413 - Introduction to Decorators - Global/Local scope

Screen Link:
Learn How To Use Decorators In Python. — Scopes Continued | Dataquest

I have a simple query - why is print (x) being called along with bar() ? Bar function already has a print (x) coded within it.

Or to put in another way - i expected to see 3 outputs, because of bar (), print(x) and foo().
There are only 2 outputs - 200 and 200.
Is there an interplay between print(x) and bar() because of which only one output is generated between the 2 of them - please let me know

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Hi @raturi22:

This is probably a proof-of-concept by DQ to help you understand the concept of local, global and nonlocal scopes.

The nonlocal keyword means the subsequent variable to be defined is neither global or local. Based on the usual search order, the function will then search its parent function of the definition of the variable, if any. Here’s a link explaining this: Python Global, Local and Nonlocal variables (With Examples)

hmm… what gets printed onto the screen is invoked by print(). Calling the parent function (in this case foo()) doesn’t necessarily invoke the child function bar().

Hope this helps!

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Because code executes sequentially top down, and in the body of foo(), print(x) comes after bar().

What made you think foo() should generate an output too?
In this code, there are 2 outputs because there are 2 print statements being executed.

Now i will address your 3 guesses of where 3 outputs come from. You didn’t say which print(x) you’re refering to, so i assume it’s the one after bar().

You’re right that bar() creates the 1st output 200. That’s because in the function body of bar(), there is a print(x) below x = 200.
You are right that print(x) creates the 2nd output 200. This print(x) is executed because foo() is called on last line.
If you say foo() produces the 3rd output, you are double counting the 2nd output.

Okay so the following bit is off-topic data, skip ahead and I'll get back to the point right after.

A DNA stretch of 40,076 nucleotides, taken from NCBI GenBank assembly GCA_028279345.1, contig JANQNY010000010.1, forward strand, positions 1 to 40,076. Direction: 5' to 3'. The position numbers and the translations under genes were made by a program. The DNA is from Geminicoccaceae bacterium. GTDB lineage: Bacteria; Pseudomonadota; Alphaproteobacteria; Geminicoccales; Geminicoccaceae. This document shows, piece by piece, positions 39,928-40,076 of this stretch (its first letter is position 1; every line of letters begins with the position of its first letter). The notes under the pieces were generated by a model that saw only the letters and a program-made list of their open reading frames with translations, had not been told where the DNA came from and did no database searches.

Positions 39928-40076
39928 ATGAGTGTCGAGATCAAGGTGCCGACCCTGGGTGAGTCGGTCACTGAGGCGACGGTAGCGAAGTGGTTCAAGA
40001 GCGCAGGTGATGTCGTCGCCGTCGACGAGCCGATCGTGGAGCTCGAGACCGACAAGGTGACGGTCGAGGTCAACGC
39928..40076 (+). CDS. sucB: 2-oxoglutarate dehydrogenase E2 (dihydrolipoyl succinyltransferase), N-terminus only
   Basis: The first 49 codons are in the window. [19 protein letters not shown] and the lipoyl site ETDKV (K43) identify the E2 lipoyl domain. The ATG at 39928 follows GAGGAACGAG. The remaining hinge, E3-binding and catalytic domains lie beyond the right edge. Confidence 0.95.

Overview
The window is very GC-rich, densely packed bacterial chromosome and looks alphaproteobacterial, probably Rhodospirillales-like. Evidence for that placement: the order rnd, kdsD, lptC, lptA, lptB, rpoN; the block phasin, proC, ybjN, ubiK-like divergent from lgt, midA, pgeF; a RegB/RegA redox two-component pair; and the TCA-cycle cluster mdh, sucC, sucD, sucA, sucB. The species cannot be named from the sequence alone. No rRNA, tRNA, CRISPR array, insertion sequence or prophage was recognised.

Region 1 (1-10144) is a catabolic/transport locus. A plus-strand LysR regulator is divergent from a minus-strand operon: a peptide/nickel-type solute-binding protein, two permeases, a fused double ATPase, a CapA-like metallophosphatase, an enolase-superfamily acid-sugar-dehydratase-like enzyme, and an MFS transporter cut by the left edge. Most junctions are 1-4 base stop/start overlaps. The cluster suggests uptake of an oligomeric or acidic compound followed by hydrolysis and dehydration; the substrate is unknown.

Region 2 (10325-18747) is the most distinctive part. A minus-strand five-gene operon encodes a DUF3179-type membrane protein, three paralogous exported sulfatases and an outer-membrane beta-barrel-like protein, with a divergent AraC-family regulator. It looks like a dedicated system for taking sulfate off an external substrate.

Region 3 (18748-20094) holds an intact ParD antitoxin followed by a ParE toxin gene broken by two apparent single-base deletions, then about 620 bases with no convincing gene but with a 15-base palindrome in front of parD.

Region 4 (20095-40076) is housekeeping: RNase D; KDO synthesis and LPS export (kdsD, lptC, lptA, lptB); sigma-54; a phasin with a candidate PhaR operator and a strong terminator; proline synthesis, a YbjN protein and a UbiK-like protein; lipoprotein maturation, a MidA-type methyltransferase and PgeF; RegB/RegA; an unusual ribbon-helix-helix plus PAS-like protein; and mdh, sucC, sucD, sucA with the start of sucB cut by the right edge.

foo()'s job is only to call the print(x) after bar(), like how bar()'s job is to call the print(x) after x = 200, which is where the 1st output came from.

Basically how many output u get is how many print statements there are in the code.
In this code there are 2 prints. Unless there is a looping structure, 2 prints cause 2 outputs.

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Calling the parent function (in this case foo() ) doesn’t necessarily invoke the child function bar() .

Why is that so ? That’s where my confusion lies. I thought calling foo using ‘foo( )’ would call ‘bar ( )’ and that would print the x as per ‘print(x)’ , which is within the body of bar ( )

I agree that number of prints would define number of outputs. I just asked the same question to masterryan as well. Isn’t foo () calling and therefore causing the 3rd print () to execute ?

I thought calling foo using ‘foo( )’ would call ‘bar ( )’ and that would print the x as per ‘print(x)’ , which is within the body of bar ( ), below x =200

This website can help you visualize stacks and variable values and execution order. I wrote your example code in here so you can just click through and observe.

This channel gives comprehensive knowledge of how python works, helps clear up mental models: https://www.youtube.com/channel/UCjRVKSokBHlljocLdnUD9pg